After months of preparation and a three-hour drive to Woods Hole, Mass., we finally drove our truck and trailer, with four bovines and one donkey, onto the ferry for a 45-minute boat ride to Martha’s Vineyard for its 160th Agricultural Fair. This year farm helpers Diane Hersey and Maggie Harrington joined us to help clean stalls, brush animals, and tour the island.

Once aboard, we climbed the stairs to the upper deck, where cool ocean breezes carried away thoughts of the oppressive heat and unfinished chores left behind in New Hampshire. Curious Bleu, our 1,600-pound Scottish Highlander steer, would have liked the view from the deck, but I’m not sure he’d do so well on the stairs. Besides, he probably would have added emphasis to the term “poop deck.” So he and his mates, Scottish Highlanders June, Bear, Daffney, and Eleanor, the donkey, stayed in the trailer.

This year, just like last, we were welcomed to the fairgrounds by Mark and Julie, the barn managers, who helped settle the livestock into their comfy box stalls. Then, in the dark, we found our campsite nearby. Husband Bruce likes camping about as much as hitting his head with a hammer, but in summer on Martha’s Vineyard, there are no affordable rooms to rent. Besides, nearby outdoor showers and power at each campsite meant we could brew coffee, recharge cell phones and, most importantly, inflate our queen-size air bed.


After fumbling and a few colorful words, Bruce and I got our cabin-sized tent erected and the bed inflated. With clean sheets, a comforter, pillows from home, and a separate dressing room, four nights in the tent would be more like glamping than camping.

Our animals were there to compete, but not in the oxen and working-steer classes. The unwritten rules say that a team must both be males, and June and Daffney are females. Curious Bleu’s horns are too long to yoke him with another steer, and there was no event for a single ox like Bleu.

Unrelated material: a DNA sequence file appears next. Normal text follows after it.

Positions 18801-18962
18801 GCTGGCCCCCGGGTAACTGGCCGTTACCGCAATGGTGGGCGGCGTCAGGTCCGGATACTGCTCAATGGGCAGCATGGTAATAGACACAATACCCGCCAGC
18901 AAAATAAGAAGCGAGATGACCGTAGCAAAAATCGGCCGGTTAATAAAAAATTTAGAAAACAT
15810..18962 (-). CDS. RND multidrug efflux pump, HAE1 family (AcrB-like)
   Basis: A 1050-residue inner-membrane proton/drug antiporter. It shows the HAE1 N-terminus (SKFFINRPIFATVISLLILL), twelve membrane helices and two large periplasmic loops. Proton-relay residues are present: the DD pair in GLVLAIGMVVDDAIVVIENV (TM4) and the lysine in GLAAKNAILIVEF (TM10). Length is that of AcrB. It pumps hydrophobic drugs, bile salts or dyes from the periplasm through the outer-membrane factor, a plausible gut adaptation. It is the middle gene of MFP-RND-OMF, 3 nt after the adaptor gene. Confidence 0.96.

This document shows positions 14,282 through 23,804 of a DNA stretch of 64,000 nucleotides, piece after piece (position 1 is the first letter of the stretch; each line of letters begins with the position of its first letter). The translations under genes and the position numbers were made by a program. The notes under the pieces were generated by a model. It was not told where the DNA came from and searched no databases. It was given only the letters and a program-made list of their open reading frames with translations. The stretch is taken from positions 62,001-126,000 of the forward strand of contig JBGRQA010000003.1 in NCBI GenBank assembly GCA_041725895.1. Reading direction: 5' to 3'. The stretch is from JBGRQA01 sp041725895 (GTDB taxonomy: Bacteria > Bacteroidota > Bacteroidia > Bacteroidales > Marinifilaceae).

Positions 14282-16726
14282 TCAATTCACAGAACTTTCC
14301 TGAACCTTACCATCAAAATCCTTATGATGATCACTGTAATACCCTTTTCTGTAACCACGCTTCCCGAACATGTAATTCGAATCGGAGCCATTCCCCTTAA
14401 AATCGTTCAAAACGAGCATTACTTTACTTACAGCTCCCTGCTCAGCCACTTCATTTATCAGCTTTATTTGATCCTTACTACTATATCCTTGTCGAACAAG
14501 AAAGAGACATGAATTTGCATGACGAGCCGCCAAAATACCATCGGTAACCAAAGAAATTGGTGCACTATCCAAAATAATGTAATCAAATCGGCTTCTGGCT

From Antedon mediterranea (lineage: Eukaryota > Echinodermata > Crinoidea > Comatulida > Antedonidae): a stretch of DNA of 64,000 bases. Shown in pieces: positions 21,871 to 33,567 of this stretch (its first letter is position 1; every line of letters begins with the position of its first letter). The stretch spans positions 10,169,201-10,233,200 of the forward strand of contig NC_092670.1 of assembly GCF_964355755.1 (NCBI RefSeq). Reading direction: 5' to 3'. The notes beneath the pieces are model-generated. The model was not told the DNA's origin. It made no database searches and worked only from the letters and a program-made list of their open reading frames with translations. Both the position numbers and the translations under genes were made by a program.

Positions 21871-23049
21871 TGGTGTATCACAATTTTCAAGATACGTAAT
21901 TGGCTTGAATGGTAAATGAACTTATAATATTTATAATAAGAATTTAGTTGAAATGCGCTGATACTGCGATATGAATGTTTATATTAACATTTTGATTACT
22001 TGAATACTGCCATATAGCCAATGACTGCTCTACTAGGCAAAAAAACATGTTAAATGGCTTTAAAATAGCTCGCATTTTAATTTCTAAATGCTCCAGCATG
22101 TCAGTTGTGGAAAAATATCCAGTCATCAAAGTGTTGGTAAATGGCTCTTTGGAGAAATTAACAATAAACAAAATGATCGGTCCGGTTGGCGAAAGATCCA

By the way, “ox” is an occupation, not a particular breed or species. And an ox’s job is to pull a heavy load chained to his yoke.

Because there are few oxen on Martha’s Vineyard, the island’s ag commission pays the ferry ticket for mainland teams to attend the fair. Even though he didn’t pull, Bleu and I marched in the Parade of Oxen along with 20 other off-island teams.

More Than an Ox

Bleu is more than an ox; he is our riding and therapy steer. Most of the time, he hung out in the barn waiting for a carrot treat while watching a parade of visitors file by his stall. Generous Bleu even let some of the hard-working barn crew and fair-goers sit on him. When Ariel, a teenager, climbed on Bleu, her eyes lit up as she leaned forward, hugging him and giggling. Ariel participates in a horse-riding therapy program on the island and loves big animals; the bigger, the better. So Bleu was a dream come true. She could not get enough of him and returned to visit him the next day.

Even though our cattle didn’t compete in the oxen classes, all four bovines got blue ribbons in the beef classes, and Eleanor got a blue ribbon in the donkey class. I’m also proud that Curious Bleu received “Best of Show.” Bleu’s championship ribbon was exciting, but delighting Ariel was a thousand times more rewarding. At ten years old, Bleu has a long life ahead as a therapy steer.

The Martha’s Vineyard Fair is small compared to most of our New Hampshire fairs, but because the Agriculture Commission runs it, livestock are the stars. There was a midway, but as ag commission president Brian Athearn said, “Livestock are the life of this fair. Without them, we’d be nothing.”

Besides tending the animals, Diane and I went to the Farmer’s Market, a craft show, and the ocean. No swimming for us that day because just a few minutes before we arrived, two sharks were sighted 30 feet from the shore.

The Magical Island

We plan to return to the fair next year on an island where the residents are delightful and treat strangers like long-absent family members. Until then, we’ll have memories of sandy beaches and friendly islanders.